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Sir Edmund Hillary's home of more than 50 years is for sale, and will be opened to the public for the first time at a charity open home tomorrow.

Sir Edmund's daughter Sarah, who is managing the sale with her brother Peter, said the family were sad about letting go of the house "but we're resigned to it".

"There are so many beneficiaries of Ed's will that it's just something that has to happen," said Sarah. "We're very grateful we have so many wonderful memories from our time here."

Sarah shares some of those memories in a story about the house and its history in this weekend's Heraldhomes (Section H). Among them is that her maternal grandparents, Jim and Phyllis Rose, subdivided part of their section so their daughter Louise and Sir Ed could build a house next door, at 278A Remuera Rd. That was in 1956, and Sir Ed called the property home until his death 52 years later.

In that time it was the house in which he and Lady Louise raised their children, a base from which they planned their expeditions and Nepalese charity work, a refuge after Louise and youngest daughter Belinda were killed in a plane crash in 1975, a place where Sir Ed began a new phase of his life with second wife Lady June, and a much-loved grandfather's house.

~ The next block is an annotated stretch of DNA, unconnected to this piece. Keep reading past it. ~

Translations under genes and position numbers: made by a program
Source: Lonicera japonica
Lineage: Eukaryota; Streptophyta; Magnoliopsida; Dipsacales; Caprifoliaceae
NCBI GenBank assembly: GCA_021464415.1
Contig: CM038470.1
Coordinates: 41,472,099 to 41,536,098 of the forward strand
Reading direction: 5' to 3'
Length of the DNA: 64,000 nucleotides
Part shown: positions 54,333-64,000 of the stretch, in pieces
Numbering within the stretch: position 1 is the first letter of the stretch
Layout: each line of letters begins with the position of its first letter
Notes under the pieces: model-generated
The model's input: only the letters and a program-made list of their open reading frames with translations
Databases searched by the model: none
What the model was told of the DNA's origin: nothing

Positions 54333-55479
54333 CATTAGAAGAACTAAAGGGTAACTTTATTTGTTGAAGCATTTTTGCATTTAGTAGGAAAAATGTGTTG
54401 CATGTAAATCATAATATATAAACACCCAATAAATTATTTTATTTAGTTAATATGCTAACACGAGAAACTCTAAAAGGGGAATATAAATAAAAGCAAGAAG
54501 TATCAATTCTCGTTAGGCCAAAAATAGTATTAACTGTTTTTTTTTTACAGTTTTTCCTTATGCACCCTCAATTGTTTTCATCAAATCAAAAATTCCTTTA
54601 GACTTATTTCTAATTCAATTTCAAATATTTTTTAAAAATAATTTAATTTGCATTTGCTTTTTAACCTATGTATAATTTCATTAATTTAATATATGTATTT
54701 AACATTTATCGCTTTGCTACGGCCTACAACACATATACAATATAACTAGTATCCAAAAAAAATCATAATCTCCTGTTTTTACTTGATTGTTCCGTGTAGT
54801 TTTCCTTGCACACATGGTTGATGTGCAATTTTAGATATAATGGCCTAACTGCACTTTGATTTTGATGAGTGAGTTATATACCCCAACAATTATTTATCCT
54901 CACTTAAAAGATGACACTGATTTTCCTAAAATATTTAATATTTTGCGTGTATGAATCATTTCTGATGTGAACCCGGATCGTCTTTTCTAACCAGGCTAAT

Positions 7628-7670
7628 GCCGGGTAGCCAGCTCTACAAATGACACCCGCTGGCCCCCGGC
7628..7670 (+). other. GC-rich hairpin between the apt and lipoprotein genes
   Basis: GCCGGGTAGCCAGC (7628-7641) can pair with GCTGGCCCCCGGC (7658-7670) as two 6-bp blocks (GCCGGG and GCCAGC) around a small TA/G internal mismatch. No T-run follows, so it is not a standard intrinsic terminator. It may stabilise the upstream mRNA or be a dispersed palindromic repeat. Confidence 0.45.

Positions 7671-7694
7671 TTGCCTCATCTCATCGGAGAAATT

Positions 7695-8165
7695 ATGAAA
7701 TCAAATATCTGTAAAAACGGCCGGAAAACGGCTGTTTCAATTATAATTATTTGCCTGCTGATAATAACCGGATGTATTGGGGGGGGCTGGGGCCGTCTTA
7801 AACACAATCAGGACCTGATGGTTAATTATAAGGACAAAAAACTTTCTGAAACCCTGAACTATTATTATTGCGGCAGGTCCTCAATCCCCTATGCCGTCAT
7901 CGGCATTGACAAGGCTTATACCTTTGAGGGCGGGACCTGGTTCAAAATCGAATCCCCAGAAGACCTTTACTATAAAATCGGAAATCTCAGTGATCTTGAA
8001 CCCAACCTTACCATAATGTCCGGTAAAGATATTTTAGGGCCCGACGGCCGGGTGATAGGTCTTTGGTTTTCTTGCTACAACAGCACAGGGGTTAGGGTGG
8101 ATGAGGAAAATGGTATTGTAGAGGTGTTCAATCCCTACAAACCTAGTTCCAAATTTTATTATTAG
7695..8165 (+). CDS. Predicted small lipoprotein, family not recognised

Lady June has now settled into another home nearby, and the Hillary house has been emptied in readiness for a new owner.

The house is humble compared to some of its grand neighbours on the Remuera ridge, but it still has a mid-century modernist style imbued by the architect firm Gummer & Ford, which earlier last century designed some of Auckland's best-known buildings, including the Winter Gardens in the Domain and the Dilworth Trust Building in Customs St East.

A room off the far end of the living area was Sir Ed's office, his favourite room that he filled with papers, photos and mementoes of his adventures and aid work.

In the last few years of his life he spent a lot of time in the master bedroom upstairs, where, between reading adventure and science fiction novels, he could look at the view he loved. Through the branches of a Himalayan pine he planted years before, he could see across the Waitemata Harbour to Rangitoto. It was over the harbour that he asked for his ashes to be scattered.

Sarah and her family are beginning the marketing campaign with a charity open home tomorrow from 10.30am to 12.30pm. They ask visitors to donate a gold coin to the charity Sir Ed founded, the Himalayan Trust.